FDA study finds illegal antibiotics in milk

Detail view of milk cartons amidst dairy section in a supermarketMixed emotions are stemming from a recent report from the Food and Drug Administration (FDA) that has revealed antibiotics in a small number of milk samples coming from dairy farms across the U.S.

Drug residues immediately appear in cow’s milk, which makes using antibiotics on lactating cows a violation of food safety rules set by the FDA. Cows can only receive antibiotics when they are actually sick, and farmers must discard their milk for several days until the residues disappear. This is different from other animals such as pigs, cattle or chickens that are raised for their meat.

Prior to sale, milk shipments are tested for six of the most widely used antibiotics, and any samples that test positive are rejected.  However, what is most concerning about this study is that the antibiotics found in the samples are not a part of the standard testing, and in some cases the antibiotics seen in the tests are illegal for dairy farmers to use.

According to a recent article on the study, the FDA looked for 31 different drugs in milk samples from almost 2,000 dairy farms. About half of the farms — the “targeted” group — had come under suspicion for sending cows to slaughter that turned out to have drug residues in their meat. The other farms were a random sample of all milk producers.

The study found that just over 1% of the samples from the “targeted” group, and 0.4% of the randomly collected samples, contained drug residues. An antibiotic called Florfenicol was the most common drug detected, but five other drugs also turned up. None of the drugs that the FDA detected are approved for use in lactating dairy cows.

However, because the survey was carried out for research purposes, the samples were collected anonymously, and the FDA cannot send investigators to the farms to find more information.

According to Mike Apley, a researcher at Kansas State University’s College of Veterinary Medicine, two of the drugs that were detected, Ciproflaxacin and Sulfamethazine, are “totally illegal” for dairy farmers to use. He also notes in the article that the situation gets more complicated because some of the other drugs detected are illegal for farmers to use on their own, but veterinarians are allowed to authorize their use in dairy cows under certain strict conditions.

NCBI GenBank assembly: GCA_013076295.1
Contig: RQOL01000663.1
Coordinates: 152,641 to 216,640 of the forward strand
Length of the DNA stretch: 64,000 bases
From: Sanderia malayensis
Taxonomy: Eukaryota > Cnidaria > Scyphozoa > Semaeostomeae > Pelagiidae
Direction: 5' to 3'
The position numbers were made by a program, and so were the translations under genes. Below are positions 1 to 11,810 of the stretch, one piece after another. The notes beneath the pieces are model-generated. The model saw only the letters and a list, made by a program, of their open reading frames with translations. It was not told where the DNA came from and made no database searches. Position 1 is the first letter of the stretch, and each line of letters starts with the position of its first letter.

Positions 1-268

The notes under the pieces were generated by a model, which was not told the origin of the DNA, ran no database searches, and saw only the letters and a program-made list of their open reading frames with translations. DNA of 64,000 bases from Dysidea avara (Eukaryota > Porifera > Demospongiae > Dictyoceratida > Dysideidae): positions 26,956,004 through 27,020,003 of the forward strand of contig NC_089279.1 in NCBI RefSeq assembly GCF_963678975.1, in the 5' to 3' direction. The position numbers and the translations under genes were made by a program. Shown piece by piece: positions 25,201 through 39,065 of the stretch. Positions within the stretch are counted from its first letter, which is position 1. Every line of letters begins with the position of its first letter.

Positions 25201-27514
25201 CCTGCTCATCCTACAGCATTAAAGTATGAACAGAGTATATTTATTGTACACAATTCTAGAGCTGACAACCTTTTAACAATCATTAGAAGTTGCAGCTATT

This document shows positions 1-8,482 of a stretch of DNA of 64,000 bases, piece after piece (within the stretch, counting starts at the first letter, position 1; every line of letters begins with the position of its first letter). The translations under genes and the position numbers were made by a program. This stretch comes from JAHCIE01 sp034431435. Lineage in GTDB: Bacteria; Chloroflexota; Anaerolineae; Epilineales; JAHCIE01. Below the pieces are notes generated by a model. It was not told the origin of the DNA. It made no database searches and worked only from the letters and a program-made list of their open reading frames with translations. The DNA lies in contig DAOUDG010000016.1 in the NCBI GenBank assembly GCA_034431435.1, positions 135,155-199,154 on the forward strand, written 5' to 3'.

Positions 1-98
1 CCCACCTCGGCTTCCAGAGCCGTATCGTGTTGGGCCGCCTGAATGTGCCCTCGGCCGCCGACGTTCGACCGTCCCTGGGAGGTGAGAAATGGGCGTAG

Veterinarians also are supposed to ensure that no residues enter the food supply but as stated in the article, that veterinary safeguard didn’t work in these cases.

Dr. William Flynn, deputy director for science policy in the FDA’s Center for Veterinary Medicine, chose to focus on the fact that the violations were uncommon saying in the article that, “these are encouraging findings,” and that the low number of violations indicates that “things are working well.”

Morgan Scott, a veterinary epidemiologist at Texas A&M University, commented that because a small number of farmers are being reckless with the use of these antibiotics in their cows, it could end up imposing substantial costs on all other dairy farmers.

“That, to me, is tragic, that some farmers don’t think that keeping the reputation of the industry intact is a priority.”

In another article, the FDA said it will consider modifying testing samples of milk supplies from farms that have been found with illegal drug residues in their dairy cows. The agency also plans to work with regulators to update the milk testing program to include a greater diversity of drugs.

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